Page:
Funded by payroll taxes, Social Security Disability Insurance (SSDI) is a federal insurance program administered by the Social Security Administration (SSA). SSDI is a federal expansion of earlier disability programs created by the Federal Insurance Contributions Act (FICA).
Social Security Disability Insurance (SSDI) was created to provide disabled, sick, or injured workers (who are unable to continue to perform substantial and gainful work) with a monthly wage.
Not all sick, injured, or disabled workers will qualify for SSDI benefits. SSDI is only offered to workers who meet the following criteria:
Social Security Disability Insurance (SSDI) may also provide additional benefits, referred to as auxiliary benefits, to the widows, widowers, and certain dependent children of the insured worker.
The amount of auxiliary benefits paid will depend on the amount of taxes paid into the SSA system. Children will only qualify for auxiliary SSDI benefits if they are dependent, under the age of 18, unmarried, and enrolled in school full-time.
Many disabled workers are denied SSDI benefits because they do not have sufficient work credits to be insured for SSDI. Social Security, including SSDI, is financed through a dedicated payroll tax. According to the SSA, "Employers and employees each pay 6.2 percent of wages up to the taxable maximum of $118,500 (in 2015), while the self-employed pay 12.4 percent."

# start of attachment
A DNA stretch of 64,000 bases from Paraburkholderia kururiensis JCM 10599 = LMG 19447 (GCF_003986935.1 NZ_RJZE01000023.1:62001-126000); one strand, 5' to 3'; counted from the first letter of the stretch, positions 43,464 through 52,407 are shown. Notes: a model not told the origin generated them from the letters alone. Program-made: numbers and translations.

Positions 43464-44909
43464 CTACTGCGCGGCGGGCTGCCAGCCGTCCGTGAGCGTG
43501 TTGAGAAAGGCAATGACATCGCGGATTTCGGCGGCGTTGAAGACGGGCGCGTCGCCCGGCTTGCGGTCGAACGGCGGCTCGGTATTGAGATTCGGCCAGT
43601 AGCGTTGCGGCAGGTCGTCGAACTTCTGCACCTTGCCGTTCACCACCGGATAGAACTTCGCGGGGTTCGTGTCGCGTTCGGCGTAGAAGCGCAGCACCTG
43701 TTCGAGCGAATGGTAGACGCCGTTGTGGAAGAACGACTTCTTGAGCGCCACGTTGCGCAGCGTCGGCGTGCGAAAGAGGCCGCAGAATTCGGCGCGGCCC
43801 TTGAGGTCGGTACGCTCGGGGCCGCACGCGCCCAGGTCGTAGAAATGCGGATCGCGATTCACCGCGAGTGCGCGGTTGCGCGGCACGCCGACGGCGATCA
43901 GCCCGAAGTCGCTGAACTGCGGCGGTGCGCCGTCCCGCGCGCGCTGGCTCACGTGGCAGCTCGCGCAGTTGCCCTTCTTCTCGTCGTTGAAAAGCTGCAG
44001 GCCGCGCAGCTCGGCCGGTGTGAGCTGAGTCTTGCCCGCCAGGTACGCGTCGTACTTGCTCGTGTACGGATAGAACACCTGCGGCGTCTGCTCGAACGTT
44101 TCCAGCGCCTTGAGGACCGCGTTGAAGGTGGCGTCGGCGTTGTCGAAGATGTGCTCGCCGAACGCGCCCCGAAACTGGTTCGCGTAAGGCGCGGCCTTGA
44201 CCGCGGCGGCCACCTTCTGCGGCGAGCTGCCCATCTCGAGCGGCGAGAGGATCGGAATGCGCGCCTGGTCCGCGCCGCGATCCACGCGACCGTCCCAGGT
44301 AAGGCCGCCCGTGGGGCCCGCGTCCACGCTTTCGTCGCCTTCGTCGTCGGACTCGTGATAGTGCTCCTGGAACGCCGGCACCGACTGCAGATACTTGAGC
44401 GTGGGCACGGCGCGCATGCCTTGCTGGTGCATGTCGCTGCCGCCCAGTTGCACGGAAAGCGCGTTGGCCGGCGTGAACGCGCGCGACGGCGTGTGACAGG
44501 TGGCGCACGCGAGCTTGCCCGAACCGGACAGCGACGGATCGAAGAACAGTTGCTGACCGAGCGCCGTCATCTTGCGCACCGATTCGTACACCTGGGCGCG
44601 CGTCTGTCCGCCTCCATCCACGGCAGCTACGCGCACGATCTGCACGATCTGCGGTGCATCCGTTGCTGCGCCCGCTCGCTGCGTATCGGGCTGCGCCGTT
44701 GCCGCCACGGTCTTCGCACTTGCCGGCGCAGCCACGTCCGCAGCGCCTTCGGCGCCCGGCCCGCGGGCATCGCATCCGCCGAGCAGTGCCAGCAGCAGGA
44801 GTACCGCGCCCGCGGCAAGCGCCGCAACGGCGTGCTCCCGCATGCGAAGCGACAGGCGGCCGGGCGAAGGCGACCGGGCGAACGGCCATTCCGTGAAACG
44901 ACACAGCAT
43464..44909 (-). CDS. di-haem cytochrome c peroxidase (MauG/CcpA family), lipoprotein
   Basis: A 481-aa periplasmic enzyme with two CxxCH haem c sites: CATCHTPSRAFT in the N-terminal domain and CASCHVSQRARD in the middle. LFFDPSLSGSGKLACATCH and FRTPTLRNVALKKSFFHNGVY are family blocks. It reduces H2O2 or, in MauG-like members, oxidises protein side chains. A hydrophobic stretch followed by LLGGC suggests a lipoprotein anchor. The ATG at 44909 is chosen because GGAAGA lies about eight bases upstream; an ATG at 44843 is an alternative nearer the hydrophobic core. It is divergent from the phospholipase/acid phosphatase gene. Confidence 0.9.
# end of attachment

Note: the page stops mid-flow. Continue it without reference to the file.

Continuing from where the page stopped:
In 2015, workers earn one credit for each $1,220 of earnings, up to the maximum of four credits per year. Although the number of work credits needed to be insured varies by age, most workers will need forty or more work credits to be considered insured. Of those forty work credits, 20 of them must have been earned in the last 10 years ending with the year the worker became disabled. Consider also, work credits cannot be bought or borrowed. All work credits must be earned through each employee's work efforts.
If you have insufficient work credits and you are not insured for SSDI benefits, you will be denied benefits regardless of the severity of your health condition. Talk to the SSA for more information concerning your insured status.
So how much can you expect to receive each month if you qualify for SSDI benefits? The amount will vary for each recipient and is based on the worker's average indexed monthly earnings (AIME) and the amount of Social Security taxes the worker has paid. The SSDI payment range for 2014 was $1,148, but most claimants earn a monthly payout between $300 and $2,642 per month.
For more information about your estimated payment amount you can contact the SSA at 1-800-772-1213 or review your annual Social Security Statement online at www.ssa.gov/mystatement. The SSA will also send each worker a Social Security Statement each year that allows the worker to keep track and verify earnings as well as review the amount of their estimated future benefits.
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